Connecting With Customers Every Chance You Get
Originally published: 06.01.10 by Terry Tanker
Owners of service companies often wonder, "Am I getting a return on the money I invest in marketing?"
Some kinds of marketing have built-in metrics, such as mailed coupons or Web banner ads. One type of marketing/advertising doesn’t need a metric to prove its merit: it’s your fleet.
You have to have vehicles on the road; there’s no “good” reason to ignore their value as important pieces of your marketing strategy. The sheer exposure they receive is extraordinary. Consider how many hours your fleet vehicles spend in your market traveling on roads and highways, parked in driveways, busy downtown streets, and crowded parking lots. The ability to connect with customers with a customized message makes using fleet design as a marketing tool a must-do activity within your organization. When customers see one of your fleet vehicles, it is as if they are looking into the heart of your business. This is no exaggeration.
Think about this: A beat up, dirty truck with most of the lettering gone pulls into the driveway of your neighbor, who has already told you his AC unit is broken. Is this a business you are going to invite into your home the next time you need the same service?
We work in an extremely competitive business environment, and anything that can give your firm an advantage and help boost visibility, image, and brand will ultimately grow your business.
The winners of this year’s Tops in Trucks contest are examples of HVACR contractors who are excelling at marketing via their vehicles. But they aren’t the only ones. We had more entries this year than any other for our annual contest, and this year’s entrants were of top quality. This is one of the reasons we’ve expanded our coverage on Tops in Trucks in the magazine and have posted exclusive online photos and articles at www.hvacrbusiness.com/topsintrucks.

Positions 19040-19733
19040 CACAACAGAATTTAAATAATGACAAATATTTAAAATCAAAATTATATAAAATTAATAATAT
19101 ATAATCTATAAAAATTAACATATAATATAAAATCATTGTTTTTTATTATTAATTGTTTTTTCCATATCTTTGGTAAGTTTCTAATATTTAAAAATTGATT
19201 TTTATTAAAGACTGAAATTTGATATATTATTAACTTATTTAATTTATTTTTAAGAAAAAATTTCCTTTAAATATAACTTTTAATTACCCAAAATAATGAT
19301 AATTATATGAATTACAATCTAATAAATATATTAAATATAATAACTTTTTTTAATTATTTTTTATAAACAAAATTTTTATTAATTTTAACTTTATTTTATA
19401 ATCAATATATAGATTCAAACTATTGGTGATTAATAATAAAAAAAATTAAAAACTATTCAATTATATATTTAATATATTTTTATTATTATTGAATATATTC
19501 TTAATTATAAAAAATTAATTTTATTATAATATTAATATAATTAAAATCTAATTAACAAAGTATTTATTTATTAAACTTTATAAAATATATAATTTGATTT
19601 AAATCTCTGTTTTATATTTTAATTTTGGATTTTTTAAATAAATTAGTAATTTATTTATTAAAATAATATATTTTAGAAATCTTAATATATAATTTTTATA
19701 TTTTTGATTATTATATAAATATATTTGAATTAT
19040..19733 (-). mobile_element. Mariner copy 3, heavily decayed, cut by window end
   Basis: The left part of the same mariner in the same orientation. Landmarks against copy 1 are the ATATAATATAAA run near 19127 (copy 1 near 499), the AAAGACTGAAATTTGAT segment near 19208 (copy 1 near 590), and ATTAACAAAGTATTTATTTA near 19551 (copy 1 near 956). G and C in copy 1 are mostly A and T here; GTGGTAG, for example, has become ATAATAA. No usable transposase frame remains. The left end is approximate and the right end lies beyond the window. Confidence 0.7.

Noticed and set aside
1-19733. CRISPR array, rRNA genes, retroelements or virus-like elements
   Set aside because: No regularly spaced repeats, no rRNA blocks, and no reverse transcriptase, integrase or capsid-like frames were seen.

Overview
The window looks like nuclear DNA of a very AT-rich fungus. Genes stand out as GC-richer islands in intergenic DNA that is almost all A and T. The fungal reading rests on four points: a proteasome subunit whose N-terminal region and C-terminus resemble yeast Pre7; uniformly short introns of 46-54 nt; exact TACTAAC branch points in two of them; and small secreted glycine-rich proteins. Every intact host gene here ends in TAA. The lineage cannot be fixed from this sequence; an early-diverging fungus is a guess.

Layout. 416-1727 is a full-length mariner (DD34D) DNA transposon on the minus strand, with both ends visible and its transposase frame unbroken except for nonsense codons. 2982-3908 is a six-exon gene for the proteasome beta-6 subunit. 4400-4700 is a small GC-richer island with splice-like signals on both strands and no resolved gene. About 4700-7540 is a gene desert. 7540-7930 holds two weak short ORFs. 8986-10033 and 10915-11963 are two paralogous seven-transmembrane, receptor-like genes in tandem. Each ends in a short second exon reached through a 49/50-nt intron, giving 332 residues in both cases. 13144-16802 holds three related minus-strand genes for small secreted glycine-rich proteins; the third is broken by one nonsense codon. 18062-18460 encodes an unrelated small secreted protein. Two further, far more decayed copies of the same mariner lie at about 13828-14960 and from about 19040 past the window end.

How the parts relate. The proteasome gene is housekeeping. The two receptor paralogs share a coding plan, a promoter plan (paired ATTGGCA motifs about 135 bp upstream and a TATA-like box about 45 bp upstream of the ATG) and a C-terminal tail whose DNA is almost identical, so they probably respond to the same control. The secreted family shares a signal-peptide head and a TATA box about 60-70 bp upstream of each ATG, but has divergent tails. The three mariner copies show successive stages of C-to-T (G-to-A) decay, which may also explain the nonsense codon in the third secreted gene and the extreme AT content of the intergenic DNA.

Once you make that connection with knockout fleet designs, the next challenge is either to convert a prospect into a customer or provide additional products and services to existing customers. Yes, we’re talking about sales, and we plan to talk about sales a lot more in coming months.
In our August issue we will introduce Geoffrey James, a sales coach and prolific writer. James has drawn on his prior experience selling multi-milliondollar computer systems to produce numerous books and articles on sales. He will contribute a column to HVACR Business each quarter that will challenge you to improve your sales team’s performance. Using James’ advice, and the tricks and tips you’ll learn from this year’s Tops in Trucks report, your business will be well on its way to selling more to the customers you have and welcoming new customers on a regular basis.
Articles by Terry Tanker
20 Questions In Memory of Jack Hutchinson
It is with heavy hearts that HVACR Business announces the sudden passing of Jack Hutchinson, Vice President of Sales, on March 13, 2014.
HVACR Business Publisher Terry Tanker collected memories from those who knew him well to create this month’s 20 Questions column.
Winners and Losers
20 Questions with Tony Petrolle
HVACR Business Publisher Terry Tanker sat down with Tony Petrolle President of Gaithersburg Cooling & Heating (GAC), Bryant’s 2013 Dealer of the Year award winner. The two discussed acquiring a company, assembling the right team, and the development of a quality assurance team to provide employees with the best work environment and customers with the best products, service and support.
20 Questions with Mike Reilly, President and Owner, EWC Controls
HVACR Business Publisher Terry Tanker met with Mike Reilly, president and Owner of EWC Controls, to discuss manufacturing, family businesses, and how his company can help provide contractors solutions to customer problems.
Common sense – it’s simply knowing the difference between right and wrong. It entails a personal and subjective process of analyzing a situation and finding a solution that works. For most people I think it’s their first instinct, the rational thing they would do without giving the situation a thought. Again, I said for most people.